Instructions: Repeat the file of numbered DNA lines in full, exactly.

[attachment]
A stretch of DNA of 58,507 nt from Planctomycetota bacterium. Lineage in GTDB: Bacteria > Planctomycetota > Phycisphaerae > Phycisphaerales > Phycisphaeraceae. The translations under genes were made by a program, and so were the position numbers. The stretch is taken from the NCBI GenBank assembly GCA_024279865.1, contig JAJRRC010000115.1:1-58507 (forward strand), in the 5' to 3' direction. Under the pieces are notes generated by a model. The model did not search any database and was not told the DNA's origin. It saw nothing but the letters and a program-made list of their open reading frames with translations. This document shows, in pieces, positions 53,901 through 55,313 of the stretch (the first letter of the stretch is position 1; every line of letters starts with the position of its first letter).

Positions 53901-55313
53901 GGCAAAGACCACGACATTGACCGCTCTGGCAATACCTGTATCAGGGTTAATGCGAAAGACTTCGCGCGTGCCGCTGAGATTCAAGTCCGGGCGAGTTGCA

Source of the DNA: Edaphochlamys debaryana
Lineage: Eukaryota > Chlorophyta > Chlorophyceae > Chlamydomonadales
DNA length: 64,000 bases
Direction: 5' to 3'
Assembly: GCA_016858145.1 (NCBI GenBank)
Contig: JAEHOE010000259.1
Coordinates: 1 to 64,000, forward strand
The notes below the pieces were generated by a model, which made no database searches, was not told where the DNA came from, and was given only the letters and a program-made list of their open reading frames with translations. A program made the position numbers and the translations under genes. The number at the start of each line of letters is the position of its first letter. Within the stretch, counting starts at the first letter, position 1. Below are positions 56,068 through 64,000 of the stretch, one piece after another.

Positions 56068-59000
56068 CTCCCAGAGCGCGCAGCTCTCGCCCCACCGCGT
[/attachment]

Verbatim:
A stretch of DNA of 58,507 nt from Planctomycetota bacterium. Lineage in GTDB: Bacteria > Planctomycetota > Phycisphaerae > Phycisphaerales > Phycisphaeraceae. The translations under genes were made by a program, and so were the position numbers. The stretch is taken from the NCBI GenBank assembly GCA_024279865.1, contig JAJRRC010000115.1:1-58507 (forward strand), in the 5' to 3' direction. Under the pieces are notes generated by a model. The model did not search any database and was not told the DNA's origin. It saw nothing but the letters and a program-made list of their open reading frames with translations. This document shows, in pieces, positions 53,901 through 55,313 of the stretch (the first letter of the stretch is position 1; every line of letters starts with the position of its first letter).

Positions 53901-55313
53901 GGCAAAGACCACGACATTGACCGCTCTGGCAATACCTGTATCAGGGTTAATGCGAAAGACTTCGCGCGTGCCGCTGAGATTCAAGTCCGGGCGAGTTGCA

Source of the DNA: Edaphochlamys debaryana
Lineage: Eukaryota > Chlorophyta > Chlorophyceae > Chlamydomonadales
DNA length: 64,000 bases
Direction: 5' to 3'
Assembly: GCA_016858145.1 (NCBI GenBank)
Contig: JAEHOE010000259.1
Coordinates: 1 to 64,000, forward strand
The notes below the pieces were generated by a model, which made no database searches, was not told where the DNA came from, and was given only the letters and a program-made list of their open reading frames with translations. A program made the position numbers and the translations under genes. The number at the start of each line of letters is the position of its first letter. Within the stretch, counting starts at the first letter, position 1. Below are positions 56,068 through 64,000 of the stretch, one piece after another.

Positions 56068-59000
56068 CTCCCAGAGCGCGCAGCTCTCGCCCCACCGCGT